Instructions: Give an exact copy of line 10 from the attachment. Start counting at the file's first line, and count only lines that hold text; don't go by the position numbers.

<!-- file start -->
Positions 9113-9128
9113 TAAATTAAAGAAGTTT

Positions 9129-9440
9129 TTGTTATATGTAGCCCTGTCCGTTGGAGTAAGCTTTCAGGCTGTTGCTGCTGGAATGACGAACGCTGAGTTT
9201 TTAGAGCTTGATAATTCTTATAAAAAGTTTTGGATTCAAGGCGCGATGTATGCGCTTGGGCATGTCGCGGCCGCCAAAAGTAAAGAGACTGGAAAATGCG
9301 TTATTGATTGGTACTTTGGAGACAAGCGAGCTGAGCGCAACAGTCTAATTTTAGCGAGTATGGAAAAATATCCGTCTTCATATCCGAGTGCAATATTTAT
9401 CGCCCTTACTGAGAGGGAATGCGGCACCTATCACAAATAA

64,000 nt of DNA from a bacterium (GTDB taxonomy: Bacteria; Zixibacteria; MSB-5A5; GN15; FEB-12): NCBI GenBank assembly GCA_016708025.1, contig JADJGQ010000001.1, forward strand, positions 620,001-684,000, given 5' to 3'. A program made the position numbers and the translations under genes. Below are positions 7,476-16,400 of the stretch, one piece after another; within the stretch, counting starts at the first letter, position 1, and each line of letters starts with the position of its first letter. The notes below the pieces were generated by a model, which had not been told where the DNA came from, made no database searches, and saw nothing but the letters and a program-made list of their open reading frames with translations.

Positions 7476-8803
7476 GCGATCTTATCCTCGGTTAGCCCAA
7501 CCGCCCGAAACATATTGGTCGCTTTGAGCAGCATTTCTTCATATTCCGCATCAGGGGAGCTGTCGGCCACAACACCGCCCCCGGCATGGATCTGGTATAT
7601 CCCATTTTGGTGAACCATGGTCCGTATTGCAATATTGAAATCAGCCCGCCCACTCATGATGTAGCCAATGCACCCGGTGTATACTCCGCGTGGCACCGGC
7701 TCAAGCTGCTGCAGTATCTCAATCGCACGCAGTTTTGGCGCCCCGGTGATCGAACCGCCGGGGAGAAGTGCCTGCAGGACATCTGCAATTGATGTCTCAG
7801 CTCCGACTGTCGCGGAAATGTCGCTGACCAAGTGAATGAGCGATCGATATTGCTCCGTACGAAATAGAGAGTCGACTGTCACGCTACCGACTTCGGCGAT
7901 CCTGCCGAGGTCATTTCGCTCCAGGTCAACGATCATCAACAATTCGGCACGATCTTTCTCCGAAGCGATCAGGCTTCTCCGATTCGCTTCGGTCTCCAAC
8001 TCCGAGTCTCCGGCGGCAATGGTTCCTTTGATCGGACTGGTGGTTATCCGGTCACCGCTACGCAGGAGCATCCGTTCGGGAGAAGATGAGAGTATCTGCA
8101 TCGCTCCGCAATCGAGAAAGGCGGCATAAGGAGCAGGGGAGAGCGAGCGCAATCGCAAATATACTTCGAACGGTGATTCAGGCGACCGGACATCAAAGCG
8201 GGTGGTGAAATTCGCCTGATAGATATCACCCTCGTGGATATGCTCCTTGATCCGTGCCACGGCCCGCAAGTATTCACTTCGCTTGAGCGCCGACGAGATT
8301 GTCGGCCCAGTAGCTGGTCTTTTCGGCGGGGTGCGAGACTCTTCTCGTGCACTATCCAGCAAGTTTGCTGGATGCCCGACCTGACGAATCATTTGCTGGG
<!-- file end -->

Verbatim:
7476 GCGATCTTATCCTCGGTTAGCCCAA